This project is a part of our shared program with Western Water And Sanitation Forum (WEWASAFO). Our team is pleased to directly share the below report (edited for clarity, as needed).
Welcome to the School
A normal day for students attending Lukala Primary School begins at 6:30am. Students are required to start their day by cleaning for an entire hour; this includes going to the spring to fetch water for those chores. Different classes fetch water for different uses: class four for washing latrines, class five for drinking, and class six for cooking.
Lukala Primary School is unique in that its student enrollment is growing very quickly while maintaining high academic performance. Its first Kenya Certificate of Primary Education exam was done in 2015, on which they earned a mean of 275. The school earned a mean of 295 on its second, a clear indicator that the school hosts a committed and hardworking group of people.
The current enrollment stands at 826 students. and there are 14 teachers and four supplementary staff in the school's employ. (Editor's Note: While this many people may have access on any given day, realistically a single water source can only support a population of 350-500 people. This community would be a good candidate for a second project in the future so adequate water is available. To learn more, click here.)
You will see a picture of a well here, but it was not drilled to an adequate depth to sustainably serve this school; it dried up soon after its installation. After further geological survey, we found that drilling deeper wouldn't even be a lasting solution to restore water at this well.
Without a water point on school grounds, students spend a lot of time walking to, waiting at, and returning from a spring. Each student carries a 10-liter plastic container that they're required to bring from home. Since Omina Spring is located in the surrounding community, the adults living there ask that the students wait at the back of the line until they are all finished. Because of dozens of families and hundreds of students all relying on this one spring, the lines are always long.
Though the water from Omina Spring is clean, there is a high chance of water contamination from the walk back to school to its larger storage container. Not only was a lot of time spent fetching water, but there is no guarantee of maintained safety up to the point of consumption. In fact, it is obvious the water is contaminated during transportation and storage because reports of waterborne diseases like typhoid and cholera are not uncommon.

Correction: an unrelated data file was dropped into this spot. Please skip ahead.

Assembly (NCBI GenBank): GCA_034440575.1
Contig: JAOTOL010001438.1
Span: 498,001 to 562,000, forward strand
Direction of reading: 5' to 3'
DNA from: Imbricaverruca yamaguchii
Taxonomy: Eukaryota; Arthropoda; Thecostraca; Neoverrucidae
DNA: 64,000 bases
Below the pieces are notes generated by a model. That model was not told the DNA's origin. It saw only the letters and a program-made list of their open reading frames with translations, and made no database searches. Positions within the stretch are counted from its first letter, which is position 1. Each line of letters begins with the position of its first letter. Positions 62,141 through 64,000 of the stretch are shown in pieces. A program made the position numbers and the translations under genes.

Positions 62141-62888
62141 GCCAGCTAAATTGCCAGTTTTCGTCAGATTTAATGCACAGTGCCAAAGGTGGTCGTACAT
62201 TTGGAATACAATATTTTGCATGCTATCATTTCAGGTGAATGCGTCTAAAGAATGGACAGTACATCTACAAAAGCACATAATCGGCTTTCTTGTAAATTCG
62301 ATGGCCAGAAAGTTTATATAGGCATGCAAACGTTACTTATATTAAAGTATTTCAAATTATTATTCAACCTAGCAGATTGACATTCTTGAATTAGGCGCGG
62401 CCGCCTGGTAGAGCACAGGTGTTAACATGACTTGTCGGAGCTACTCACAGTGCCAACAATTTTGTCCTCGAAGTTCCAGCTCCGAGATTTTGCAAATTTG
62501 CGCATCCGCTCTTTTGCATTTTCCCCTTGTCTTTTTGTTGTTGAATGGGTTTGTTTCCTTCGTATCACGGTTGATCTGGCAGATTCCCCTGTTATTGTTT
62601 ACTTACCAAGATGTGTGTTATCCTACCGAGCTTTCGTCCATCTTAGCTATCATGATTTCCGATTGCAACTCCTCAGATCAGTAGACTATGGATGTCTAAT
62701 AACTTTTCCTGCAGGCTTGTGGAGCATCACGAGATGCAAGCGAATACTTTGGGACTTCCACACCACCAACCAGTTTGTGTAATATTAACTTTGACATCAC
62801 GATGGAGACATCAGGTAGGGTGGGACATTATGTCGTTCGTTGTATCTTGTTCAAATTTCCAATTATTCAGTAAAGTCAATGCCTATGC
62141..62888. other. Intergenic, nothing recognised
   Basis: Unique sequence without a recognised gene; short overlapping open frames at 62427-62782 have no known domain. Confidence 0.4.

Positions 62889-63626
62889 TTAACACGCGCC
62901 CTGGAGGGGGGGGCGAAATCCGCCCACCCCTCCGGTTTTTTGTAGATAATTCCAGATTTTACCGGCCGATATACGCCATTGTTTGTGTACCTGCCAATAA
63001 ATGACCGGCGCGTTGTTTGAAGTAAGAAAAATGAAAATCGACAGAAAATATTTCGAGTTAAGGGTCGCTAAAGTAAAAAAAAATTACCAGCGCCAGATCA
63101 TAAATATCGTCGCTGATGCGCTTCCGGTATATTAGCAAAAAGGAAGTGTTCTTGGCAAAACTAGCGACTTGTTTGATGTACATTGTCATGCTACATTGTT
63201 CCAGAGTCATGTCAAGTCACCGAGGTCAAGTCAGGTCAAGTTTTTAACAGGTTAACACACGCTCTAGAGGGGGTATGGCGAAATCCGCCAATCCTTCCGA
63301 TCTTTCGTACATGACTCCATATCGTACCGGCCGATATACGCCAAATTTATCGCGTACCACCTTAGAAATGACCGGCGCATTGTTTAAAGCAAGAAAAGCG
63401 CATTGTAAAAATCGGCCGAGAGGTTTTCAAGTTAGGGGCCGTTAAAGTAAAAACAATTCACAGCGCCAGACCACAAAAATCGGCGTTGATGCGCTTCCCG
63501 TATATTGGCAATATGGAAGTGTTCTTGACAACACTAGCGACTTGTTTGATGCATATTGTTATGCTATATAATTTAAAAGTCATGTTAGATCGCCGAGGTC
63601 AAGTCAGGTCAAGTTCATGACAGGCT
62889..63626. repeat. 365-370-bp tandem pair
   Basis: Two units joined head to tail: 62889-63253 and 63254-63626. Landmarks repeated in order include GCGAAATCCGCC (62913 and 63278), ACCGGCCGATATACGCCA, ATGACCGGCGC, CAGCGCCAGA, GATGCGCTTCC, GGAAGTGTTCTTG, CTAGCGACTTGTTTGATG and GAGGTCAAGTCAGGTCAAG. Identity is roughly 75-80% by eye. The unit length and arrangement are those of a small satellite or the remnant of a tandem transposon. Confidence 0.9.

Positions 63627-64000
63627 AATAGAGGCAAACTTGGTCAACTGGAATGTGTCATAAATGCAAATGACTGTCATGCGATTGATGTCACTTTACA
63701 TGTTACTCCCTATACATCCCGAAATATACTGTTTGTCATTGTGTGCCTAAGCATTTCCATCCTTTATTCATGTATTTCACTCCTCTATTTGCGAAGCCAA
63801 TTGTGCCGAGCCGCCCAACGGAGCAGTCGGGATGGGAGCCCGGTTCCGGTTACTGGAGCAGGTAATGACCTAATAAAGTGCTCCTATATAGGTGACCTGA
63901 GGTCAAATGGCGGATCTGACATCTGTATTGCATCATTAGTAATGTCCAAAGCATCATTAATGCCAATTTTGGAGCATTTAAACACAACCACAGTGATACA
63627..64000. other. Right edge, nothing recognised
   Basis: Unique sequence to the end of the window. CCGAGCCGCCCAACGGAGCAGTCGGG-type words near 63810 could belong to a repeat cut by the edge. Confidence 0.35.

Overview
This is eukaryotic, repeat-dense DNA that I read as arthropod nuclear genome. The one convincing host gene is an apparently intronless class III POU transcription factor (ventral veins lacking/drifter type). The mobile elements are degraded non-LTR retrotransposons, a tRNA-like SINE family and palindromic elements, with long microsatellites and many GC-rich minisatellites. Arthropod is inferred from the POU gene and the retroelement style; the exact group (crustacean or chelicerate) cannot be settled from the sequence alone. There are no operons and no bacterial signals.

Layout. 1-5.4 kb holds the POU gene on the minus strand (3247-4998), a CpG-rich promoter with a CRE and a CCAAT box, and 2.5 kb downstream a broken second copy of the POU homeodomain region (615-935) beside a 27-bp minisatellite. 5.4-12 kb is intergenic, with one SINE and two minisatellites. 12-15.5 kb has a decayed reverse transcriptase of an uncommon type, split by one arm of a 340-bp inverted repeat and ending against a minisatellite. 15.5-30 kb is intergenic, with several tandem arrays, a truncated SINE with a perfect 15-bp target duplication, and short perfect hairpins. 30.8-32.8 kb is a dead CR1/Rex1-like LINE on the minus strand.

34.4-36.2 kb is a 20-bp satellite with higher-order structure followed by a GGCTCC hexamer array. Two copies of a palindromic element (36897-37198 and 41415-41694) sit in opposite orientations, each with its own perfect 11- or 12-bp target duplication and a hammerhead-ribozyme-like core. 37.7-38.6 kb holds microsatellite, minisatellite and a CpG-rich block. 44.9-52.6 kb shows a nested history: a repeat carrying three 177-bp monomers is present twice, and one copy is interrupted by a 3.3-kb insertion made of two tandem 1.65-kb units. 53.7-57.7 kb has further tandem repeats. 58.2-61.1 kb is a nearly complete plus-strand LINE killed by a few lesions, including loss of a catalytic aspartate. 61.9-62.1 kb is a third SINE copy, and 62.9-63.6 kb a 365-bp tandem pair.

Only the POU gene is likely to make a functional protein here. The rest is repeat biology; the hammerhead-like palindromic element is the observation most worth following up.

The school has received some Life Straw water filter containers, but many students get thirsty on their way back from the spring and drink the water raw. Other students just don't understand the importance of filling their drinking cups at the Life Straw as opposed to any other container.
There are six usable pit latrines on school grounds. The boys have two set aside for their use, and the urinal they had has collapsed. However, boys are still relieving themselves there because they cannot bear the long wait for the latrine. The girls have the leftover four latrines. That means there is only one latrine for 188 boys and one per 95 girls.
There are no hand-washing stations for students or staff for after they use these latrines! Garbage is disposed of in a pit dug behind the classrooms. When this gets too high, school staff burns the excess.
Teacher Clasina Wabuyabo told us, "The health situation of my school is not good, many of the pupils especially those from lower classes are reported frequent absenteeism due to diarrhea cases. I can conclude this is because of the water which is carelessly drawn from the spring and lack of skills and knowledge of washing hands thus leading to stomach problems."
Plans: Hygiene and Sanitation Training and Hand-Washing Stations
Training will be held for two days. The facilitator will use PHAST (participatory hygiene and sanitation transformation), ABCD (asset-based community development), CTC (child to child), lectures, group discussions, and handouts to teach health topics and ways to promote good practices within the school. The CTC method will prepare students to lead other students into healthy habits, as well as kickstart a CTC club for the school. This CTC club will oversee the new facilities, such as hand-washing stations, and make sure they are kept clean and in working condition. The two hand-washing stations will be delivered to the school, and the club will fill them with water on a daily basis and make sure there is always a cleaning agent such as soap or ash.
Plans: VIP Latrines
Two triple-door latrines will be constructed with local materials that the school will help gather. Three doors will serve the girls while the other three serve the boys. And with a new source of water on school grounds, students and staff should have enough to keep these new latrines clean.
Plans: Rainwater Catchment Tank
A 50,000-liter rainwater catchment tank will help alleviate the water crisis at this school. The school will also help gather the needed materials such as sand, rocks, and water from the spring for mixing cement (students have already started helping). Once finished, this tank can begin catching rainfall that will be used by the school’s students and staff. Students will no longer have to leave their school in search of water.
We and the school strongly believe that with this assistance, standards will significantly improve. These higher standards will translate to better academic performance! Lukala Primary School could become the best school in Etenje Ward.